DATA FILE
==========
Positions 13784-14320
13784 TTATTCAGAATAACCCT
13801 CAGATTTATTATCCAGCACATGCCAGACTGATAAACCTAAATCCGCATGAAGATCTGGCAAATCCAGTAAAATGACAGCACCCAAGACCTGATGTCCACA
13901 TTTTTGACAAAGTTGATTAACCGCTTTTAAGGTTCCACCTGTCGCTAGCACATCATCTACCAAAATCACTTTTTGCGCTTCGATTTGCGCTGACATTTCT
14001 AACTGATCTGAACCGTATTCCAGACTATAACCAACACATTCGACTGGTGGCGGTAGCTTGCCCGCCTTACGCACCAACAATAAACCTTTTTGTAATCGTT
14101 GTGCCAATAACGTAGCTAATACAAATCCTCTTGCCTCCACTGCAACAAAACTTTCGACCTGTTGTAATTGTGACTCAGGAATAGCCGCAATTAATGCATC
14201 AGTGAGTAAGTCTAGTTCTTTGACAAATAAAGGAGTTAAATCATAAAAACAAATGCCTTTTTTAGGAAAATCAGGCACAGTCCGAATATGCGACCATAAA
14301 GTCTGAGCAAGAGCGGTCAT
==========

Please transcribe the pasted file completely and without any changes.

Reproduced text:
Positions 13784-14320
13784 TTATTCAGAATAACCCT
13801 CAGATTTATTATCCAGCACATGCCAGACTGATAAACCTAAATCCGCATGAAGATCTGGCAAATCCAGTAAAATGACAGCACCCAAGACCTGATGTCCACA
13901 TTTTTGACAAAGTTGATTAACCGCTTTTAAGGTTCCACCTGTCGCTAGCACATCATCTACCAAAATCACTTTTTGCGCTTCGATTTGCGCTGACATTTCT
14001 AACTGATCTGAACCGTATTCCAGACTATAACCAACACATTCGACTGGTGGCGGTAGCTTGCCCGCCTTACGCACCAACAATAAACCTTTTTGTAATCGTT
14101 GTGCCAATAACGTAGCTAATACAAATCCTCTTGCCTCCACTGCAACAAAACTTTCGACCTGTTGTAATTGTGACTCAGGAATAGCCGCAATTAATGCATC
14201 AGTGAGTAAGTCTAGTTCTTTGACAAATAAAGGAGTTAAATCATAAAAACAAATGCCTTTTTTAGGAAAATCAGGCACAGTCCGAATATGCGACCATAAA
14301 GTCTGAGCAAGAGCGGTCAT